Monday, November 7, 2011

California wildflowers pressed

Lupine, California poppy, mountain jewelflower.
Collected summer 2011 in the Sierras, CA.

Sunday, November 6, 2011

Birds, triple junctions

These past few weeks, I've been out birding most mornings with a small group of people at Rice. We bird a few spots around Rice campus, and we've seen some great birds, such as a Townsend's warbler, Cassin's vireo, Le Conte's sparrow, among lots of other migrants and winter birds. I really enjoy it and it's a great way to start the day. Sometimes it's hard pulling myself out of bed, but every time I fall back asleep I think to myself, "what if I miss a cool bird that's only going to stay at Rice for 8 hours?!". Even if I don't see a cool new bird, it's still a rewarding experience - just to walk in nature during the quiet hours of the early morning, is enough to make me happy. Now that I have better binoculars, I'm becoming a bit more of a serious birder. This weekend I tallied up all the birds I have seen since I started birding, which is back in 2009, when I went and witnessed spring migration for the first time at High Island, TX. If it weren't for Cin-Ty, my advisor and Rice's resident Bird Man, I wouldn't have seen such cool birds. Just to name a few: Hudsonian godwit (April 2010), California condor (Summer 2010), vermilion flycatcher (OK, not a rare bird, but an AMAZING bird... Big Bend, Summer 2011), Fork-tailed flycatcher (TX coast), etc. Anyway, after I went through my old field notebooks and the bird book, I tallied up 215 species. Not yet a huge number, but hopefully in the years to come, it will double, maybe even triple!

On another non-bird note, here are 3 photos of a texturally equilibrated spinel peridotite (Plane-polarized light, crossed-polarized light, crossed polars with quartz plate inserted):

This is a well-equilibrated sample, meaning that most grain boundaries meet at triple junctions (120 degrees). Interestingly though, the grain size is not uniform - there are still olivine grains that are large, with areas that contain mostly small, recrystallized olivine grains.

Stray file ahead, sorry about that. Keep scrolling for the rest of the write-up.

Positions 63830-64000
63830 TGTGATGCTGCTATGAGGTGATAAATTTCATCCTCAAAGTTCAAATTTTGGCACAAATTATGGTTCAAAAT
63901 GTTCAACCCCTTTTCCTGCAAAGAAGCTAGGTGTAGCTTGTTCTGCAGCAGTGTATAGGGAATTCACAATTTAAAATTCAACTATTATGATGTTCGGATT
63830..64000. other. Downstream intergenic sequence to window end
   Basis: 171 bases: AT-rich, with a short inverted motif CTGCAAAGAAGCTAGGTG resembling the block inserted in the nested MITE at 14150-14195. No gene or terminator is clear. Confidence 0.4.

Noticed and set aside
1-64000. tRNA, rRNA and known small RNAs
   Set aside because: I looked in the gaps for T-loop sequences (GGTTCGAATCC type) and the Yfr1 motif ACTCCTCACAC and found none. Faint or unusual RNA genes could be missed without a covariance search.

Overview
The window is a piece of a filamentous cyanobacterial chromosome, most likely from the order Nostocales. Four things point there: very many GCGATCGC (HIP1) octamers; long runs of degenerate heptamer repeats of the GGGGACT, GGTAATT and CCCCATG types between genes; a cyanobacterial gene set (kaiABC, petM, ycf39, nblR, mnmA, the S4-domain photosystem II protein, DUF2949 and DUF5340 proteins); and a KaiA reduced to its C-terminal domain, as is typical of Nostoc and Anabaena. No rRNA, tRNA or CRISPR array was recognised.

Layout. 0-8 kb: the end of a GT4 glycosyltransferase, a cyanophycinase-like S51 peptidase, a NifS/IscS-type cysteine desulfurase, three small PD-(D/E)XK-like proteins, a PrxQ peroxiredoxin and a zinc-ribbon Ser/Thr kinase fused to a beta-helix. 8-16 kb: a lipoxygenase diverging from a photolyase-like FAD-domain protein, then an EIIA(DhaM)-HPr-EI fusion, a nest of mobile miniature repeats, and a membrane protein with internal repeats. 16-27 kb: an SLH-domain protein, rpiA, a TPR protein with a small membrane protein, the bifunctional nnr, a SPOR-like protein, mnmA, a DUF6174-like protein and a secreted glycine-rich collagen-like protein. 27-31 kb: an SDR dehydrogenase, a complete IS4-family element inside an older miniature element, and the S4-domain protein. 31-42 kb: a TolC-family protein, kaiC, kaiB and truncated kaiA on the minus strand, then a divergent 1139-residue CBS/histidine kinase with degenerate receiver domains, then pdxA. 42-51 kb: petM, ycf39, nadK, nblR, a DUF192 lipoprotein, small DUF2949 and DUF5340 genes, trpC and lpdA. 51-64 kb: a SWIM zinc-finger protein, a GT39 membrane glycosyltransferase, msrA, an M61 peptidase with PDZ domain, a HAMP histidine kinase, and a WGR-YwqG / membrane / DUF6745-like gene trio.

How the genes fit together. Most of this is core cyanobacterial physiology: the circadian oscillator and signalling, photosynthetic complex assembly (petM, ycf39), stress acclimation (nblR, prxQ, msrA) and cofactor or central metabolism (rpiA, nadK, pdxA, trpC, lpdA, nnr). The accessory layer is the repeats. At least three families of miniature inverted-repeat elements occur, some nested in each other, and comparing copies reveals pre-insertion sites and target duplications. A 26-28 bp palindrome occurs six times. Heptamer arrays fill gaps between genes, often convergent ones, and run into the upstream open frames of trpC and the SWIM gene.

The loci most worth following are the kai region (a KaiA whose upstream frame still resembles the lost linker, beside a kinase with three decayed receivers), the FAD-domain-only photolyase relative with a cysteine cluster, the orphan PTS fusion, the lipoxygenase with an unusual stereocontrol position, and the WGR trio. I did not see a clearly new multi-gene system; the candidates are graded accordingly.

Among all the Sierran spinel peridotites, this sample is weird, mainly because it is so fine-grained. The other spinel peridotites have typical harzburgitic textures, with huge olivine grains that contain kink bands almost like accordions. I wonder if these "accordions", which are incipient subgrains, are a step towards complete textural equilibration nearly achieved by this fine-grained sample, where you have far fewer kink bands but many more individual olivine grains.

The question remains though - why is this spinel peridotite, out of all of them, so fine-grained? Did you also notice that the spinels in this sample are riddled with inclusions? Close-up below:

What the heck are these things? Maybe the inclusions are related to melt infiltration, since you can see the boundaries of the spinel are attacked by some melt or fluid. But, note that the color of these spinels is rather pale for a 30 micron thick section. This implies low degrees of melting, probably less than 20% (just an educated guess based on the color of other spinels I've seen). That's intriguing, because all other Sierran spinel peridotites have very dark spinels, indicating high melting degrees, and are extremely coarse-grained (harzburgites). What's the story with this sample? Maybe it's just an anomaly. I wonder what temperature it equilibrated with. There is orthopyroxene in it, so we can do some thermometry. But until then... it will remain mysterious.